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Discussion about surgery

Introduction

  • Wash hands; Introduce self; ask Patient’s name, DOB and what they like to be called; Explain what you propose to do
  • Confirm the operation that is planned
  • Ask about what they know so far
  • Explore concerns and ask about anything specific they want to know

Before the operation

  • Pre-operative assessment
    • Aims to assess medical fitness for an operation/anaesthetic; ascertain mobility, independence, who is at home, medications and allergies
    • Involves a history and physical examination
    • Will confirm which medications to stop and when (see notes on pre-operative assessment p357)
  • Pre-operative investigations
    • May include: blood tests, chest x-ray, ECG, echocardiography, cardiopulmonary exercise testing
  • There may be special pre-operative measures which the patient will be told about if needed, e.g. bowel prep
  • The timing of admission will be discussed, e.g. whether on the morning of or evening before surgery 
  • Consent will be taken by a surgeon prior to theatre
    • The surgeon will discuss the procedure, the risks and benefits
    • A consent form will need to be signed (but the patient can change their mind at any time)
    • The patient will not be pressured
  • The patient should be instructed about fasting (when to stop eating and drinking)
    • Usually ‘2-6 rule’ = no food for 6 hours pre-op; can have clear fluids up to 2 hours pre-op; nothing thereafter
  • If the operation is on one side (left or right), then the correct side will be ‘marked’ with a black arrow 

NB: see notes on pre-operative assessment p357 for a more comprehensive summary.

During the operation 

  • The patient will be taken to the anaesthetic room by a theatre nurse
  • Relatives may stay with the patient until this point
  • The patient will then meet the anaesthetist who will insert a cannula to give an anaesthetic
  • If a general anaesthetic is required, the patient will be intubated, e.g. ‘you will have a tube through your mouth to control breathing during the operation. You will not remember this but you may have a sore throat afterwards. It will be taken out when you are waking up.’
  • The operation will then be performed – offer details about the specific operation

Types of anaesthetic

TypeDetailExamples where it may be used
GeneralMedication that is inhaled or injected to induce a reversible loss of consciousnessMany operations
SpinalNeedle is inserted into the lower back and a local anaesthetic is injected into the cerebrospinal fluid (the fluid in the subarachnoid space that surrounds the spinal cord) to numb the lower bodyOperations below the umbilicus, e.g. lower limb surgery, pelvic surgery, C-section/childbirth
EpiduralCatheter is inserted into the back and a local anaesthetic is injected as required into the epidural space (the outermost part of the spinal cord) to numb the lower body.Epidural is usually performed for longer operations or when analgesia is required post-operatively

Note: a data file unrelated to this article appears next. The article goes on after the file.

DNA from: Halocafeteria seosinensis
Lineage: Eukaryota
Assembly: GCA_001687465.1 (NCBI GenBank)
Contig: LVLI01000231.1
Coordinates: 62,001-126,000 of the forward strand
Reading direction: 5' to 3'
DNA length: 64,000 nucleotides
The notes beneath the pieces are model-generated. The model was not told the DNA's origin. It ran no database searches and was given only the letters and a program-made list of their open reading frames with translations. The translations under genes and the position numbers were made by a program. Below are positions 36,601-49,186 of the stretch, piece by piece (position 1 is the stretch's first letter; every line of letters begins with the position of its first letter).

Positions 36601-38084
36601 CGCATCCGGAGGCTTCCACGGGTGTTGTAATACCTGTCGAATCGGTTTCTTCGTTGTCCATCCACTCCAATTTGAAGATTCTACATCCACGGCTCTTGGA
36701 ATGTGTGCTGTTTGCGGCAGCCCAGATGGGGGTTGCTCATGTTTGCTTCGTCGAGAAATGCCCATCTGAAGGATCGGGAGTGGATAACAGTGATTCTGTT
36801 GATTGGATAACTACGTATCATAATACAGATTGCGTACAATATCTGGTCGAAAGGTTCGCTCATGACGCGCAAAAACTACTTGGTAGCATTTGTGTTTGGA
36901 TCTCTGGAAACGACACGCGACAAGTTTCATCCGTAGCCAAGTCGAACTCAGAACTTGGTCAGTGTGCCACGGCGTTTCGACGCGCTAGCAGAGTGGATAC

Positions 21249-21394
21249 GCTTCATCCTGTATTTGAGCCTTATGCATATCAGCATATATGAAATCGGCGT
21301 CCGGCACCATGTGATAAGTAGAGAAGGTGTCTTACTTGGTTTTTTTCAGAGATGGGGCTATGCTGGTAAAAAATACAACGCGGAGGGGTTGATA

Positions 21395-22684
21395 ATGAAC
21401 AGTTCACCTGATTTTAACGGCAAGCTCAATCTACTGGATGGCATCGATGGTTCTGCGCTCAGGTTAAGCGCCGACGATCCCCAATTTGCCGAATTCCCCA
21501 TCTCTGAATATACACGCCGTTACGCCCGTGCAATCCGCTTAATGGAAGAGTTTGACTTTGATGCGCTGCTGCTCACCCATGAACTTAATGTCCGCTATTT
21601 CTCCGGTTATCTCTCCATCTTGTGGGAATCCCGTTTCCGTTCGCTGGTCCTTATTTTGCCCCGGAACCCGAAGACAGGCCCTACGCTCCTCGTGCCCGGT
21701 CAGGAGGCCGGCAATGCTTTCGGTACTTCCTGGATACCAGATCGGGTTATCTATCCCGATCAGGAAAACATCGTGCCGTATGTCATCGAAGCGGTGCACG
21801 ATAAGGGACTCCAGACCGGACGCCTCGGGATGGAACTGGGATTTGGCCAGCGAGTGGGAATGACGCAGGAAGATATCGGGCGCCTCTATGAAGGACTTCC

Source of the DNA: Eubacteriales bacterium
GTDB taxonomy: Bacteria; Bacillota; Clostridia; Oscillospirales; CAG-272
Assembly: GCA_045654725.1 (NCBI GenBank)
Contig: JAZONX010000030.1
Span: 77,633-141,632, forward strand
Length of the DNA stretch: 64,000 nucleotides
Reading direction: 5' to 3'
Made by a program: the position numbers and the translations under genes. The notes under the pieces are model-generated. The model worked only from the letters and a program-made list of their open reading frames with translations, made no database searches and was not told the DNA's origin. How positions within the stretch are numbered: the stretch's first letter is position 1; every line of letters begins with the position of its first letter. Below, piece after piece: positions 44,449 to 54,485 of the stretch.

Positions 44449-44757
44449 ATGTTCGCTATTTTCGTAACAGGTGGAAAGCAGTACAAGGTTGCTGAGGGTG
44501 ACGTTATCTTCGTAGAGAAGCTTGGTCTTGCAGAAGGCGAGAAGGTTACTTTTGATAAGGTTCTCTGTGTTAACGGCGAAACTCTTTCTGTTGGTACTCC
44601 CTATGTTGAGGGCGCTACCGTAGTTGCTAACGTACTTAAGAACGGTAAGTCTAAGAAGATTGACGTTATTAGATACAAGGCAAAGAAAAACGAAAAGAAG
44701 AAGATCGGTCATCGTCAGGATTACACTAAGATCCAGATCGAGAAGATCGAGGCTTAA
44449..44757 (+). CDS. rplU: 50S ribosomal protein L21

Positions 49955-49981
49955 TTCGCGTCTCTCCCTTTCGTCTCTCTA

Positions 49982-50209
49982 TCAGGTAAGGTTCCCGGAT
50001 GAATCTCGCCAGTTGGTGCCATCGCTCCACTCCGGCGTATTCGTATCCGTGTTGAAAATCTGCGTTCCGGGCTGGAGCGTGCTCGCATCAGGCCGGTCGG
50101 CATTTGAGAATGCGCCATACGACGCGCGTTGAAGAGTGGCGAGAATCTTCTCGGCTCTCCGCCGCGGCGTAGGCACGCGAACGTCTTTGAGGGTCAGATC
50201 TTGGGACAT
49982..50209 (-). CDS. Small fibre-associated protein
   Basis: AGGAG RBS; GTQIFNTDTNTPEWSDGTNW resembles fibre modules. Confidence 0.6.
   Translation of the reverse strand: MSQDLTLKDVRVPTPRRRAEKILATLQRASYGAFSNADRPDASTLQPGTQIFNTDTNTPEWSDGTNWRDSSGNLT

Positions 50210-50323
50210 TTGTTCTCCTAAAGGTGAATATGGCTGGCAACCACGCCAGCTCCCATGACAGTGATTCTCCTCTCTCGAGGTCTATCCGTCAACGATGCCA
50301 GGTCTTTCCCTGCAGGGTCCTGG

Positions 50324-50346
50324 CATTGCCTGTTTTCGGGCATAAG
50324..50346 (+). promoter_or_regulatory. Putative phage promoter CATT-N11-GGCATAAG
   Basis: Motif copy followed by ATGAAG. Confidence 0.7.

Nerve blockLocal anaesthetic injected around the nerve(s) that supplies the area being operated onProcedures on hands, arms, feet, legs or face
LocalLocal anaesthetic injected directly into the area that is being operated on Minor procedures on small areas

After the operation

  • The patient will wake up in the recovery area
  • There may be tubes that were inserted in theatre, e.g. catheter, drains
  • Pain control – there are a variety of options that may be used: 
    • Intravenous (patient-controlled analgesia) – ‘you will be given a button that you can press whenever you want pain relief’
    • Oral
    • Local wound catheters – ‘local anaesthetic may be directly injected into the site by a small tube’
  • Depending on the type of surgery, there may be limitations on what the patient is allowed to eat/drink for a period afterwards
  • VTE prophylaxis: the patient will usually be given a heparin (‘a small injection in the skin of your tummy each day’) and may be asked to wear compression stockings to prevent blood clots 
  • Physiotherapy: the patient will be seen by physiotherapists to build up their mobility after the operation
  • Occupational therapy: if required, the patient will be assessed by therapists who will help arrange care or modify their home to help them cope after the operation 

Risks/complications

These must be explained using lay terms. Try not to scare the patient. Explain most complications are rare and how the risk of complications is minimised.

Generic risks

  • Anaesthetic complications (e.g. arrhythmias, hypo-/hypertension, hyperthermia, breathing problems, MI/stroke, allergy, teeth/lip/tongue damage, sore throat)
  • Bleeding/haematoma
  • Damage to nearby structures/organs
  • Infections: local (wound/surgical site) or systemic (chest/UTI/sepsis)
  • Venous thromboembolism (DVT/PE)
  • Pain
  • Fluid collections
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